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Primary School Budget Cuts

The education system has changed dramatically within the last 20 years. Teachers and schools are now held wholly responsible for children’s progress. With an expectation that schools should be teaching children a broad and balanced curriculum alongside giving them experiences outside of the everyday. As a primary school teacher working in an Outstanding Academy school in Reading I have felt the cuts on a first hand basis and see the issues that not only children but teachers and parents face on a daily basis.

Budgets cuts have been felt across the public sector, with schools having to cut back on provisions. The government have announced a new funding formula for schools that will see budgets fall in real terms. Justine Greening has said that ‘schools will be given a funding rise of 0.5% per pupil with a 1% increase in 2019-20.’ [1] It is worth noting that a further £1.3bn is to be invested in primary schools. However the formula which will take into account school data and the government’s own spending plans is still likely to be lower than the current rate of inflation. This redistribution will see some schools increasing their funding whilst others will see it cut. This therefore does not seem to be tackling the real issue. For example, children with Special Education Needs no longer receive one to one support and funding. It is required within the school budget to pay for the extra staff members until full analysis has been completed which typically takes over two years (Even then it is unlikely they will receive funding). It is common for a class to have a range of different needs including ASD, dyslexia, ADHD, and EAL (English as an additional language). With the expectation from Ofsted that each child should make the required amount of progress per year this becomes a difficult task in itself. Many schools across Reading are making cuts to their support staff including specialist staff such as Read and Recovery teachers. The cut to these staff then puts further pressure on the class teacher who will be completing the job of not just class teacher but TA and support staff with children who require extra support. Schools are finding it increasingly difficult to employ teachers and it is not uncommon for the senior leadership team having to teach a class as the class teacher role. The dramatic decrease of applications (6.9%) [2] for teacher training therefore has a knock on affect. Notably Secondary schools in England have lost 15,000 teachers and TAs in the last two years’ [3].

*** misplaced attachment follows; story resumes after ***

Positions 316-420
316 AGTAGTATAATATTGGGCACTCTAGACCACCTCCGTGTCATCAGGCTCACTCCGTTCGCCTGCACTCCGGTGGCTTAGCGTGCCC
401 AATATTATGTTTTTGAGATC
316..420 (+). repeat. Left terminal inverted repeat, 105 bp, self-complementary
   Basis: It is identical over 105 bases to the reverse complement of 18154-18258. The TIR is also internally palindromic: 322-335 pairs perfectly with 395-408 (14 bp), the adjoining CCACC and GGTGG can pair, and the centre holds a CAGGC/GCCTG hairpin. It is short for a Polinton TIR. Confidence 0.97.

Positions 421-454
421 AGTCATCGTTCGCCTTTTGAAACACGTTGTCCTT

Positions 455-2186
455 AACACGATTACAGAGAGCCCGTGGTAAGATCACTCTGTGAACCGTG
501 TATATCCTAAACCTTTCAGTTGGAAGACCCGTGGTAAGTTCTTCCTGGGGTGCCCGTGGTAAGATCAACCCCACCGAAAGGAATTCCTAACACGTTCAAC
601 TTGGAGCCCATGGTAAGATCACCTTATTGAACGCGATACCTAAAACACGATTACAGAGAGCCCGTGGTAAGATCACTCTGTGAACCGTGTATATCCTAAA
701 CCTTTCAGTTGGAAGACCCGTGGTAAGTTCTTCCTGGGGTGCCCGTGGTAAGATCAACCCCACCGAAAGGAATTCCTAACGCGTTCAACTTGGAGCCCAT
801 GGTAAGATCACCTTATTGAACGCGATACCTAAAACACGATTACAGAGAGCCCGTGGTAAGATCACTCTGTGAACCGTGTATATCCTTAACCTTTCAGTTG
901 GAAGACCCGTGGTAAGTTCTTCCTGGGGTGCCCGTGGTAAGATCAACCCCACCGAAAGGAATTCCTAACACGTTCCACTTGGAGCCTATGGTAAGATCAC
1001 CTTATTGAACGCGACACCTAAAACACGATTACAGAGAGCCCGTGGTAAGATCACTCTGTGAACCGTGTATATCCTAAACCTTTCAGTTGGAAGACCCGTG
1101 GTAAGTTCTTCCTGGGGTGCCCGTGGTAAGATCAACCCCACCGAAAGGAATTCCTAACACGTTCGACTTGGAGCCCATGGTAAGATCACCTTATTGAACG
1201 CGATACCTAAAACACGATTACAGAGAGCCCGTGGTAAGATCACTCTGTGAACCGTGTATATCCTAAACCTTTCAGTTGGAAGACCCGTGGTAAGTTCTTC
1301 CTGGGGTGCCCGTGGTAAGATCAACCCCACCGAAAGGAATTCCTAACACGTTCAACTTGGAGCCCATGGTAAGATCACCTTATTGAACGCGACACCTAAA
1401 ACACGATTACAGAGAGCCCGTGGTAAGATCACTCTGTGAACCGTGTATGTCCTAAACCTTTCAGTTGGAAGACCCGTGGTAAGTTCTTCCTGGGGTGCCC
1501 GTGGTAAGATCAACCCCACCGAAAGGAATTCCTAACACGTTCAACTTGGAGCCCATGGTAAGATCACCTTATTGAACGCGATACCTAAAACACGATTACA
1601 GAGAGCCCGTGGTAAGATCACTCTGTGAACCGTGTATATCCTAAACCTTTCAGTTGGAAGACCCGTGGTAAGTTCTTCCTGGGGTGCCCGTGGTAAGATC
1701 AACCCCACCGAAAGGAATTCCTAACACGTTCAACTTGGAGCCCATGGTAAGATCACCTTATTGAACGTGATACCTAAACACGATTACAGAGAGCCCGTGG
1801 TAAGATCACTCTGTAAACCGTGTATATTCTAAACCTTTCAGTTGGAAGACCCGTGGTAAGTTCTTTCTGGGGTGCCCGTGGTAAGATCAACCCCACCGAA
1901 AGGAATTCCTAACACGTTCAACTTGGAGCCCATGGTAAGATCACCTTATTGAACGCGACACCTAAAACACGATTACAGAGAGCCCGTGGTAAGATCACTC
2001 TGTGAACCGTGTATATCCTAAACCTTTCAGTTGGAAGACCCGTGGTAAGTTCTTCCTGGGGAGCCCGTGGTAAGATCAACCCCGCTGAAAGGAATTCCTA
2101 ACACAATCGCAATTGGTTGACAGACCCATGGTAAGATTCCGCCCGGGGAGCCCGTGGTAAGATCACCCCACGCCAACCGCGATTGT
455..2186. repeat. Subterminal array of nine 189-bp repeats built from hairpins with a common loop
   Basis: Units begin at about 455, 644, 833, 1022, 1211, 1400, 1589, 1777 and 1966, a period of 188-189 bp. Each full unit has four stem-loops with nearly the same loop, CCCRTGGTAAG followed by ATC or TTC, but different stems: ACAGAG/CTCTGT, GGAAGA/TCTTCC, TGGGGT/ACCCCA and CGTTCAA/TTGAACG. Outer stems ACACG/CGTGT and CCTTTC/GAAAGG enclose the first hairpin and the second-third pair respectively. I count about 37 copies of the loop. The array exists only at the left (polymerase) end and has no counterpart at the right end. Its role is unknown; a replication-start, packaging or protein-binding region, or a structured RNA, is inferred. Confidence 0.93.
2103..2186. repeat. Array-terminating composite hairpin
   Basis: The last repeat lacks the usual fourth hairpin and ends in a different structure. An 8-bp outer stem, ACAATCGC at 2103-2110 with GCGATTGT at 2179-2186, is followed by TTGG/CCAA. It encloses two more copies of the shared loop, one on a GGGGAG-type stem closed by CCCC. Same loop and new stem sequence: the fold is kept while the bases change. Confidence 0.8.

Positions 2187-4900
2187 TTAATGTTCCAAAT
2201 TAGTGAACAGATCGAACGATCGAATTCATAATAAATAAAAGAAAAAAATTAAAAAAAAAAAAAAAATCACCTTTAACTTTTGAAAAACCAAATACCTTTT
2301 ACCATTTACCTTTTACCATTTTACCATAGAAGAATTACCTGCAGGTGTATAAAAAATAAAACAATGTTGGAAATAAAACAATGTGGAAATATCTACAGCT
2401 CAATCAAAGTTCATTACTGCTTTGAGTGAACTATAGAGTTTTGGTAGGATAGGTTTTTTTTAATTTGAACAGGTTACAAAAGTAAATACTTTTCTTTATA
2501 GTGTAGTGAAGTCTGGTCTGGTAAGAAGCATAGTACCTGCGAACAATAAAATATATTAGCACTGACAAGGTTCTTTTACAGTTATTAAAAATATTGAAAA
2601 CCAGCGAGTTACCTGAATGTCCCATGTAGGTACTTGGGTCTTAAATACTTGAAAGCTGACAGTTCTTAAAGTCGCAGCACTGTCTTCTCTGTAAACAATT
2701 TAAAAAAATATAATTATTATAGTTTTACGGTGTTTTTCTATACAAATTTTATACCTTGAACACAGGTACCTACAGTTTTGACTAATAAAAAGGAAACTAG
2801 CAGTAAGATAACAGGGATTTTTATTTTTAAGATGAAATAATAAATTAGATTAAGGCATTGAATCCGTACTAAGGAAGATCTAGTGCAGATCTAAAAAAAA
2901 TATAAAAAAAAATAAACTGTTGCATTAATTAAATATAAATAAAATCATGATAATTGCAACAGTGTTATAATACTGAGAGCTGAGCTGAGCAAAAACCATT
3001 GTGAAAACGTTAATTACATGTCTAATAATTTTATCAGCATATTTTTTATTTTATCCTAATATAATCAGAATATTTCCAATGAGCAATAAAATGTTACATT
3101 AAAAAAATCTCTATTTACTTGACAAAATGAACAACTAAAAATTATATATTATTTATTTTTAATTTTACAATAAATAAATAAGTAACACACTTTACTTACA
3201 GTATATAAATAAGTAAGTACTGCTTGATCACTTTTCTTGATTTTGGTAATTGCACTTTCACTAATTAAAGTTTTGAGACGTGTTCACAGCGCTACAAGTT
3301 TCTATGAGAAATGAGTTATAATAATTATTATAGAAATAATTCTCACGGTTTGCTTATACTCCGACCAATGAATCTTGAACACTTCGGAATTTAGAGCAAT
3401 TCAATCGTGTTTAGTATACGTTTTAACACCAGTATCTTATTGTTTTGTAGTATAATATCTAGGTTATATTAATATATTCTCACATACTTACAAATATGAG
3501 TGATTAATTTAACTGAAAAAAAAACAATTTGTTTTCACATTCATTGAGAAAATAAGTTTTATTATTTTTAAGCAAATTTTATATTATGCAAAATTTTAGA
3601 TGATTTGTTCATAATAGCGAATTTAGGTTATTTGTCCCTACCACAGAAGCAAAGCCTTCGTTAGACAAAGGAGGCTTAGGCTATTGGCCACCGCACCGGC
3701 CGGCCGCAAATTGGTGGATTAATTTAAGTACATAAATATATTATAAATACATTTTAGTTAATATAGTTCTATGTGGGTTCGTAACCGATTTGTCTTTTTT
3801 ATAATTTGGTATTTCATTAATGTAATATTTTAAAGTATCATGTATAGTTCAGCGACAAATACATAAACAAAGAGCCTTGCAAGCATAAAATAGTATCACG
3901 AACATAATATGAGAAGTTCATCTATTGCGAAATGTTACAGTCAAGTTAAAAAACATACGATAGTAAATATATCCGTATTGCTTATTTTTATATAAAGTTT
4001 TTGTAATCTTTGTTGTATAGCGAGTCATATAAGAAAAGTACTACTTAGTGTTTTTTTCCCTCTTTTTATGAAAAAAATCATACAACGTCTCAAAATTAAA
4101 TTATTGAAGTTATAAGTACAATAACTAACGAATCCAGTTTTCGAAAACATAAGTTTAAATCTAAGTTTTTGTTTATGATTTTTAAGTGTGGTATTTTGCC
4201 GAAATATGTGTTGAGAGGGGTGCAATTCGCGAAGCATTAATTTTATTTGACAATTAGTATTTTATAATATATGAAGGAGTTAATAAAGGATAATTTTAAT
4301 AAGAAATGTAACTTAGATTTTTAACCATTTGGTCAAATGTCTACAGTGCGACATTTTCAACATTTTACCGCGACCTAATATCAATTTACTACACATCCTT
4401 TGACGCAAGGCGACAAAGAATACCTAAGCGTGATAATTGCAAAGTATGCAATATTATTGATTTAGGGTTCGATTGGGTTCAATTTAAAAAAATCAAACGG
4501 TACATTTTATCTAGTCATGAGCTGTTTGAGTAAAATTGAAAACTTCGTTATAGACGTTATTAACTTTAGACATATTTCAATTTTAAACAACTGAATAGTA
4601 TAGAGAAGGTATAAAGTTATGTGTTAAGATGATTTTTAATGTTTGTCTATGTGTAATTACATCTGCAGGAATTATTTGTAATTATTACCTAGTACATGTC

The school cuts website can easily put into context the extent of the budget cuts per child which schools in Reading will face despite the redistribution. For example, my school alone will face a loss of £175 per pupil and a total of £56.5K by 2020 [4]. Alongside this it suggests that class sizes should expect to become bigger. The children therefore will suffer as a result of this. If Ofsted require schools to create well rounded individuals which have had a range of experiences during schools then the cuts need to stop. Some schools in Reading have been asking for voluntary donations of over £190 [5]. Reading faces some very deprived areas and therefore these donations are not always possible [6]. The question then follows, what are our taxes paying for?

With continuing cuts there are some ways that schools are trying to overcome this without having to cut back on staff. Schools in Leicestershire are now closing on a Friday afternoon. Both children and staff are sent home and the school week is based upon a four and a half day week. This is the reality that schools face. This will become detriment to children learning [7]. Schools are now trying to gain sponsorships in a number of different ways such as supermarkets donating book tokens and sports equipment. Reaching out to the wider community for support is therefore going to be paramount in maintaining high standards in our schools in Reading and across the United Kingdom. Labour are proposing to reverse the school budget cuts. They are pledging to a 10% real-terms increase in the school budget. This will amount to an extra £4.5 billion a year in today’s prices. Alongside this free school meals will be extended to all primary school pupils [8]. These are just some of the positive steps Labour is planning to take towards our children’s education.

 

 

[1] https://www.theguardian.com/education/2018/feb/07/cash-crisis-forces-secondary-schools-in-england-to-cut-15000-staff

[2] http://www.independent.co.uk/news/uk/politics/school-budget-cuts-tories-refuse-new-funding-formula-a7947586.html

[3] https://www.theguardian.com/education/2018/feb/07/cash-crisis-forces-secondary-schools-in-england-to-cut-15000-staff

[4] https://schoolcuts.org.uk/#!/schools?chosenSchool=8702031

[5] https://schoolsimprovement.net/struggling-caversham-primary-school-appeals-donations-parents/

[6] http://www.reading.gov.uk/jsna/deprivation-by-ward

[7] https://www.theguardian.com/education/2017/jun/28/leicestershire-school-plans-four-and-a-half-day-teaching-week

 [8] https://www.ifs.org.uk/publications/9208

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